- Open Access
The choice of a postpyloric tube and the patient’s position in our procedure: A response
© The Author(s). 2018
- Received: 25 March 2018
- Accepted: 12 April 2018
- Published: 10 May 2018
The original article was published in Critical Care 2018 22:62
In a recent letter published in Critical Care , Sun and colleagues argued that the choice of a postpyloric tube and the patient’s position with regard to spiral nasojejunal feeding tube insertion in a previously published study  required further improvement.
When it comes to the patient’s position during the postpyloric placement of the nasojejunal tube, we consider the author’s procedure is quite creative. We are willing to make a comparison between the two positions in future work and optimize the method of remedial spiral feeding tube insertion. One position is described in the authors’ work , another position is described in our previous published work .
Our procedure of using the spiral nasojejunal tube as a preferred enternal nutrition method in critically ill patients is as follows: radioscopy confirmation is taken 24 h after successful gastric placement with or without use of prokinetic agents . Blind bedside postpyloric placement of the spiral tube as rescue therapy is implemented after a failed transpyloric migration . The expected success rate is more than 90% using this strategy. This cost-effective protocol can be readily and rapidly learned through an appropriate professional training course, regardless of previous experience. Further, a real-world study (ChiCTR-INR-16009099)  is planned to verify the procedure of postpyloric placement of the spiral nasojejunal feeding tube in critically ill adults.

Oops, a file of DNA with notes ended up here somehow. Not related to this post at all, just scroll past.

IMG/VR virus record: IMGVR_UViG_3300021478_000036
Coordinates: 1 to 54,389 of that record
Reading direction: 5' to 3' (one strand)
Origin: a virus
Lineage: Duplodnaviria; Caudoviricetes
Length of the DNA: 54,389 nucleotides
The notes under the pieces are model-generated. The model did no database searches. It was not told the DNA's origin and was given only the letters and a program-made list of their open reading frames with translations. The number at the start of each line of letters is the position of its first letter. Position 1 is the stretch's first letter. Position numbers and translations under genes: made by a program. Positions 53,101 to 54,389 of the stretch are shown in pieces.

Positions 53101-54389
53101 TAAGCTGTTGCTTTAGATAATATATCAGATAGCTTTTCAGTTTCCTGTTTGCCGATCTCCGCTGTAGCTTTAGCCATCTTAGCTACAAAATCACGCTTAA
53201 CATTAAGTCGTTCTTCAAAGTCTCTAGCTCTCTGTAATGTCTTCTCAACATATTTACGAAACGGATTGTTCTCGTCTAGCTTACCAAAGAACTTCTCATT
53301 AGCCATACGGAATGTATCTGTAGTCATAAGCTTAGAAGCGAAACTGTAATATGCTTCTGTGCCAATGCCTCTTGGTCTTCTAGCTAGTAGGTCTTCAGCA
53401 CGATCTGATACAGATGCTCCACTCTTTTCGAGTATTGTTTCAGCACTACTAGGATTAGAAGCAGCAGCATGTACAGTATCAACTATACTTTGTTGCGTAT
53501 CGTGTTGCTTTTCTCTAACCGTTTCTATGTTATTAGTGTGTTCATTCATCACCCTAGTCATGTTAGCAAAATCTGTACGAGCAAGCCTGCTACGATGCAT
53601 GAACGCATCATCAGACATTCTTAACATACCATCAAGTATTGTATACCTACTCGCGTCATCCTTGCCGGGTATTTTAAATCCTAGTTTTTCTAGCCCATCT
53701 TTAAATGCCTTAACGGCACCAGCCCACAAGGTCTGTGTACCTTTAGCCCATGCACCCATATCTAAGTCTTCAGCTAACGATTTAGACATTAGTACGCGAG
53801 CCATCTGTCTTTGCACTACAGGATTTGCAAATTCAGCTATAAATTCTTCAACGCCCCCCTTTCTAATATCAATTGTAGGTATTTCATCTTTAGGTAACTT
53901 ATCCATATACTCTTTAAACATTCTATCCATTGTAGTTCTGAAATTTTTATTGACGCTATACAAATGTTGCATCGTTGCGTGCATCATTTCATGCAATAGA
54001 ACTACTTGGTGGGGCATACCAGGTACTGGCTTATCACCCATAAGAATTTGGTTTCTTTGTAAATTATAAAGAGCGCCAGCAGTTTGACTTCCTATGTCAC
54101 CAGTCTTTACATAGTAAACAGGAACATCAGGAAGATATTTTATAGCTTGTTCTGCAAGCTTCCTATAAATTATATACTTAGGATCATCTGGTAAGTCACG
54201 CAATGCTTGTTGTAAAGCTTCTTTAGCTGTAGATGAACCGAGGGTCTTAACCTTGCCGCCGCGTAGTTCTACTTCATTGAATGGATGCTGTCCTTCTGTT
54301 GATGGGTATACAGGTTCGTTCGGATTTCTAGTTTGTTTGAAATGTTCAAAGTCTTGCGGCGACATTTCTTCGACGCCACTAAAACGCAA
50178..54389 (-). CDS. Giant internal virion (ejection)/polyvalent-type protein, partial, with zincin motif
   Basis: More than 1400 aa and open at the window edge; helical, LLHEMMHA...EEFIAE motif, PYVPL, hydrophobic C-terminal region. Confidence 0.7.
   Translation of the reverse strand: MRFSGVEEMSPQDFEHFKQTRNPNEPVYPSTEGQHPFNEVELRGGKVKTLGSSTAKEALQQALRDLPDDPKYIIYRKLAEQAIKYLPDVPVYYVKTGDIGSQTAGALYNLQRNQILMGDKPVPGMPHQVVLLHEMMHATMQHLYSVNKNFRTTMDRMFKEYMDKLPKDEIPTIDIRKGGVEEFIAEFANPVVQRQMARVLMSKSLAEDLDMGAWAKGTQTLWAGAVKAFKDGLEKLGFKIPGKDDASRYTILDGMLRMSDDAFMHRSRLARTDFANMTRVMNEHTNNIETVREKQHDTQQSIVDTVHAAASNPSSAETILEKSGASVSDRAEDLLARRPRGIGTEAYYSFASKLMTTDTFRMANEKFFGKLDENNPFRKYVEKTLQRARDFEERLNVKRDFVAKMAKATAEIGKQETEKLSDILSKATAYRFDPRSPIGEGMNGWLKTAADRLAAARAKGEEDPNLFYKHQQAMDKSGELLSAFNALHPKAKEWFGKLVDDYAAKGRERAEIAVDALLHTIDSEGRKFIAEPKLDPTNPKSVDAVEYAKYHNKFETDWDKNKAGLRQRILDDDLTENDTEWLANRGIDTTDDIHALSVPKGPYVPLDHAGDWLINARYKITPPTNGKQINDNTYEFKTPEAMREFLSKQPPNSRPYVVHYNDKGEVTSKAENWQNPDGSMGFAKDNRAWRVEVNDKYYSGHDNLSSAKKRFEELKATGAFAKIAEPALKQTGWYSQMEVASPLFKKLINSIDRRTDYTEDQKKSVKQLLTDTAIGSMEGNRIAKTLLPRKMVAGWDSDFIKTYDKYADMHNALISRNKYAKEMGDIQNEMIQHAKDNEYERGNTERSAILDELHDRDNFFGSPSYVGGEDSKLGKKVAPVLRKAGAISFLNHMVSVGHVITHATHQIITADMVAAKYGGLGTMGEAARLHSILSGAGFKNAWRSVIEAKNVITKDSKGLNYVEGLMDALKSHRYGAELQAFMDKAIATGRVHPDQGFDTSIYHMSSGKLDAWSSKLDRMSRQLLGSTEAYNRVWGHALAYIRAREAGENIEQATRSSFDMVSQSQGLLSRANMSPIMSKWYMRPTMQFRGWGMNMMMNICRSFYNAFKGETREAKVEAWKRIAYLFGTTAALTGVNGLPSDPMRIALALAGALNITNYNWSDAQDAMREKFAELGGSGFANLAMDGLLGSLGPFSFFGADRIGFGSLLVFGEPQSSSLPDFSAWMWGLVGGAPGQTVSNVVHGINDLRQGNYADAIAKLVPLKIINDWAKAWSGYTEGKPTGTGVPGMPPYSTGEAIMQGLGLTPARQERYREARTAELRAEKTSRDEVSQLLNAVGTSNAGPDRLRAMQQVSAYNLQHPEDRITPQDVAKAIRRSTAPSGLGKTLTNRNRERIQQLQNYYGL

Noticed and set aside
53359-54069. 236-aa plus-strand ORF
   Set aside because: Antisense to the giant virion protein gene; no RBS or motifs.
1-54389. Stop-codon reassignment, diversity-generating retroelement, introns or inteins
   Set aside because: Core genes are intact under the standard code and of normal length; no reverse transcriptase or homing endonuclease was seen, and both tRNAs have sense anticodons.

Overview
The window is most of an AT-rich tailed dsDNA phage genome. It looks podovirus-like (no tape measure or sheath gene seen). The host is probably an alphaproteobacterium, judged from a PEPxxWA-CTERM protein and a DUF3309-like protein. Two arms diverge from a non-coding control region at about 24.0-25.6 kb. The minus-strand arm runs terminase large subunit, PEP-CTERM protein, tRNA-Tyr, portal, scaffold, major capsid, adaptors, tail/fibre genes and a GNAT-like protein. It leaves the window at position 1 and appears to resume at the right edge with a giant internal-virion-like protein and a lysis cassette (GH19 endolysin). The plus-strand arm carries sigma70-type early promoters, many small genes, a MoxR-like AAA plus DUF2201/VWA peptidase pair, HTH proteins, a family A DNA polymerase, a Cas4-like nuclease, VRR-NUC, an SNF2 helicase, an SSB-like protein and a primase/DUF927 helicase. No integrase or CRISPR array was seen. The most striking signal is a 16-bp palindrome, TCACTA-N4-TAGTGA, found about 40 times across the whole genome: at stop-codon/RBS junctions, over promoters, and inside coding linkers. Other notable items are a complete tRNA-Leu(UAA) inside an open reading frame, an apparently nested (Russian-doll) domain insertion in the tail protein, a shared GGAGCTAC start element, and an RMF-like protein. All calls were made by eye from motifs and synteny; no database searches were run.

We thank J. K. Sun and colleagues for their interest in our paper.
Chunbo Chen is currently receiving a grant (#2014001) from the Guangdong Province Hospital Association Scientific Research Foundation and a grant (#201343) from the Guangdong General Hospital Scientific Research Foundation. Bo Lv is currently receiving a grant (#2013B021800158) from the Science and Technology Planning Project of Guangdong Province, China. Bei Hu is currently receiving a grant (#2014A020212236) from the Science and Technology Planning Project of Guangdong Province, China, a grant (#20181003) from the Administration of Traditional Chinese Medicine of Guangdong Province, China, and a grant from Guangdong Medical Scientific Research Foundation (#A2018034).
BH, BL, and CBC wrote the manuscript. All authors read and approved the final manuscript. The work has not been published previously nor is under consideration for publication elsewhere.
The authors declare that they have no competing interests.
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